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The campground I stayed at for the past couple of days, Council Cup Campground in Wapwallopen, PA, was rich in bridges. (Is that not a great town name? I keep wanting to say it aloud, just for the fun of it. Wapwallopen.) It was an interesting place, a very strange mix of new and old, arty and… well, skeezy.

I nearly didn’t stop when I drove by because there was a trailer with a confederate flag flying, which is a pretty clear indicator of it not being my kind of place. But I’d made a reservation and the camp office looked professional, with a AAA sign and a sign for the laundry, so I gave it a try. Some of the trailers were filthy — covered in dirt, looking like they hadn’t been moved in decades, surrounded by junk. Even wire fences around them, which to me always feels like an indicator of a dangerous neighborhood. But the playgrounds were fantastic and plentiful, the people were friendly, the camp store was nice with a great selection of kids’ toys, and it was possible to walk deep into the forest, into total solitude and quiet.

And it had bridges! Lots of bridges, because a creek ran through the campground. Supposedly, there was a waterfall, too, but I never found it. The creek was just a few yards wide — nothing like a small river, like the last creek I was near at the Gettysburg Farm campground. This one was shallow, running fast, over rocks, and as soon as I saw the first bridge, I knew we were walking over it.

a bridge

It was just that sort of bridge. Made of iron, but with gaps, like a grid of metal. I was not thinking of the dogs, though, until we got a little ways onto it and B refused to move. Oh, my, I’m laughing even at the memory, even though poor B was probably not amused and poor Z was definitely not amused later. Anyway, B could see that there was nothing underneath him to hold him up. It wouldn’t have been a long fall, only a couple of feet, really, but he was not going anywhere.

At that point we were not so far across, and I should have turned back, but Z was doing okay, so I picked B up and carried him. But then Z realized that she could fall through the gaps, when she did on one leg. She was scooting along, almost on her belly, inching forward, ears back, eyes wide. I wound up carrying B out to the end of the leash, going back and picking her up, carrying her out to the end of the leash, then going back and picking B up, hip-hopping the length of the leash, all the way across… we must have looked ridiculous.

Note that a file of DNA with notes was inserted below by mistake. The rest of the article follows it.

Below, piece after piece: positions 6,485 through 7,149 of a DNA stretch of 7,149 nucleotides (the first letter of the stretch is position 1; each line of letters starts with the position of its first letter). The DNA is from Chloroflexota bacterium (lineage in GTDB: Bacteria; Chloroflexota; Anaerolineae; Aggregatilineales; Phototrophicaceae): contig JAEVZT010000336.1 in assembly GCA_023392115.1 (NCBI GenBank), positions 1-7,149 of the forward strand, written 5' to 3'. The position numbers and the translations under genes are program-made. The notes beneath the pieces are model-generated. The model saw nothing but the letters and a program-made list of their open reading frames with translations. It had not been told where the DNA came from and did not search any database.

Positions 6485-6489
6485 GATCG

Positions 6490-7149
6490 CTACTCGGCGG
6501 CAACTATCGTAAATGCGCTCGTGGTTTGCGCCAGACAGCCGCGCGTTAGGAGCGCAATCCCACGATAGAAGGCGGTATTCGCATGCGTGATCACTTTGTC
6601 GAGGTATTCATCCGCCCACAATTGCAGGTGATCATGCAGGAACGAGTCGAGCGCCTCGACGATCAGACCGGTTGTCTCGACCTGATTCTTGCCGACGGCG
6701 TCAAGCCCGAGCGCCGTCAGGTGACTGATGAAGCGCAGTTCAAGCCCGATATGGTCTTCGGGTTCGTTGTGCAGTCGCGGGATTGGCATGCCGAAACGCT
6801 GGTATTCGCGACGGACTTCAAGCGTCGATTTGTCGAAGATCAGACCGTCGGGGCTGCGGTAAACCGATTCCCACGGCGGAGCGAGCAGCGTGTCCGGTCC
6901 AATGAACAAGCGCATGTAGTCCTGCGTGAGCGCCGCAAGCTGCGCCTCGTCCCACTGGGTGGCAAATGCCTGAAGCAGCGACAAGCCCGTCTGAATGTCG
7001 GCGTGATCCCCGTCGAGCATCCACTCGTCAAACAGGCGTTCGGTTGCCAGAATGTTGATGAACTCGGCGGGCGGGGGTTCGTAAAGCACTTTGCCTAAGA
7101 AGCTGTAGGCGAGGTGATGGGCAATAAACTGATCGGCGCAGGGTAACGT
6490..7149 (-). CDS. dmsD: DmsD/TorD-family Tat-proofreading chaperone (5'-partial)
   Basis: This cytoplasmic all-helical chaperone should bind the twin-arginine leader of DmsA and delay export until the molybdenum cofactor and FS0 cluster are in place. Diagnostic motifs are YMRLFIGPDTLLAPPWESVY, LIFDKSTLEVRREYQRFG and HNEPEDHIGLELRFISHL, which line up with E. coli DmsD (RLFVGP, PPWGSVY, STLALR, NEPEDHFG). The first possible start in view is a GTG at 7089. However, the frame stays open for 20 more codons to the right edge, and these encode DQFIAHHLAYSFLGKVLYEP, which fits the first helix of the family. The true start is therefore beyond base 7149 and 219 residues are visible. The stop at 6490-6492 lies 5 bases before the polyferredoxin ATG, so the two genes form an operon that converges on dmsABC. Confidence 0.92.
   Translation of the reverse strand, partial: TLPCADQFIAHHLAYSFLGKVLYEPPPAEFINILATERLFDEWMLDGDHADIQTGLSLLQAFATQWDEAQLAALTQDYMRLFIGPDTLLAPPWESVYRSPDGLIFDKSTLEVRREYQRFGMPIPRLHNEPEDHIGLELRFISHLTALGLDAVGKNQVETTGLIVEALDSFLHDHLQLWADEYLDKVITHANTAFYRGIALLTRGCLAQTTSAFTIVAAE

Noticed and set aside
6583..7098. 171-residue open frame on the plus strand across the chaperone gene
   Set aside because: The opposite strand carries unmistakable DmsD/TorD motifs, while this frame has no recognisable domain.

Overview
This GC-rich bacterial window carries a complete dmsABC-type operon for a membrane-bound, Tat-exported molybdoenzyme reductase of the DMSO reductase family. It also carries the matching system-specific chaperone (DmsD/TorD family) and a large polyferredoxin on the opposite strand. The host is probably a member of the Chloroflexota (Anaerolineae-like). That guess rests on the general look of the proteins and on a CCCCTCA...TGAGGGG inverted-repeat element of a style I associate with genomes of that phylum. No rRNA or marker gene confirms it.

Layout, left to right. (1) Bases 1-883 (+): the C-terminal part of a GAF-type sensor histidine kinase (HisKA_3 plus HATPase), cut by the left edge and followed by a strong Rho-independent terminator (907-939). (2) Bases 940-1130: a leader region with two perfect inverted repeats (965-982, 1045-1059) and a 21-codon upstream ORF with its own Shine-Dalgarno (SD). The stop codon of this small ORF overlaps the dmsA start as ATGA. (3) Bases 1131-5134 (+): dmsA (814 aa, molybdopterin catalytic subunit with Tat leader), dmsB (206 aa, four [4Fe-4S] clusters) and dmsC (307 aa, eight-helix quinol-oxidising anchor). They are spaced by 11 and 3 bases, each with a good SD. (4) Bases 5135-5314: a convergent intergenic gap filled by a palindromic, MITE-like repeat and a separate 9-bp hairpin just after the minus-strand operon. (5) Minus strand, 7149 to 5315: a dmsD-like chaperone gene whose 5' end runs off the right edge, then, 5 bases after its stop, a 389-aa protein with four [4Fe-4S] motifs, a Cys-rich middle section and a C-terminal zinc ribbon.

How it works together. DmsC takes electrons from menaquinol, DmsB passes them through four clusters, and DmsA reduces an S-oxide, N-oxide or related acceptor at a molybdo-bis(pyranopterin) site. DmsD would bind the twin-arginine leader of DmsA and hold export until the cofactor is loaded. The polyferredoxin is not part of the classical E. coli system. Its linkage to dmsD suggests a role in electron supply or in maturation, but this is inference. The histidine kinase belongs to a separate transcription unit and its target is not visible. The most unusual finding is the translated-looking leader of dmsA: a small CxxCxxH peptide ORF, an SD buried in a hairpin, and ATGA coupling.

I got a little anxious that Z might hurt herself when both of her back feet went through the holes in the grid on our last section and then I was worried, too, but we made it across, both dogs totally weirded out and giving me looks. It was terrible, but also terribly funny.

Our other bridge was much safer, but even sillier to cross. I’d walked out into the woods, searching for the waterfall, and I was so deep that I felt alone in the wilderness. There were tables, lots of picnic tables, for tent camping spots, but not a single tent anywhere to be seen. It was beautiful and a little spooky. When I saw a bridge of course I crossed it, because hey, bridge. But the path started to disappear afterwards and I kept going.


I kept thinking about the woman found in the woods, just a mile or so away from the trail that she’d lost. Dead for months before she was found, like she sat down and waited to be rescued and waited too long. It was probably good for me to be thinking of her, because I kept glancing over my shoulder, locking landmarks into my memory for when I gave up on the waterfall and turned back the way I’d come. Which, of course, I finally did, although mostly because I stumbled upon civilization in the form of houses and knew that wherever the waterfall was, it wasn’t the way I was going.

I love the way you can feel alone in the wilderness and then, oops, houses. That’s probably my kind of wilderness, the kind where help is actually easy walking distance away. I’m really not the wilderness type — I like the illusion of it better than reality.

Other things: I’m still going to post about sheets soon, but I’m sort of annoyed with myself for already spending so much time on this blog post — I had some major digressions about how confederate flags offend me and wire fences make me uneasy, which I deleted because boring, plus posting the images took forever because slow internet, but it’s almost 11 and I only have another hour to write today before I head to New Jersey. And then tomorrow is a long driving day.

Normally that would not matter at all, but for the last couple of days — between adventures on bridges and the Wapwallopen Peach Festival, where I bought peach jalapeño jam and cranberry cherry jam — Grace has been going really well. I’m almost scared to write that for fear I might jinx it, but… yeah. It’s pretty darn exciting to be enjoying writing Grace. I hope it lasts!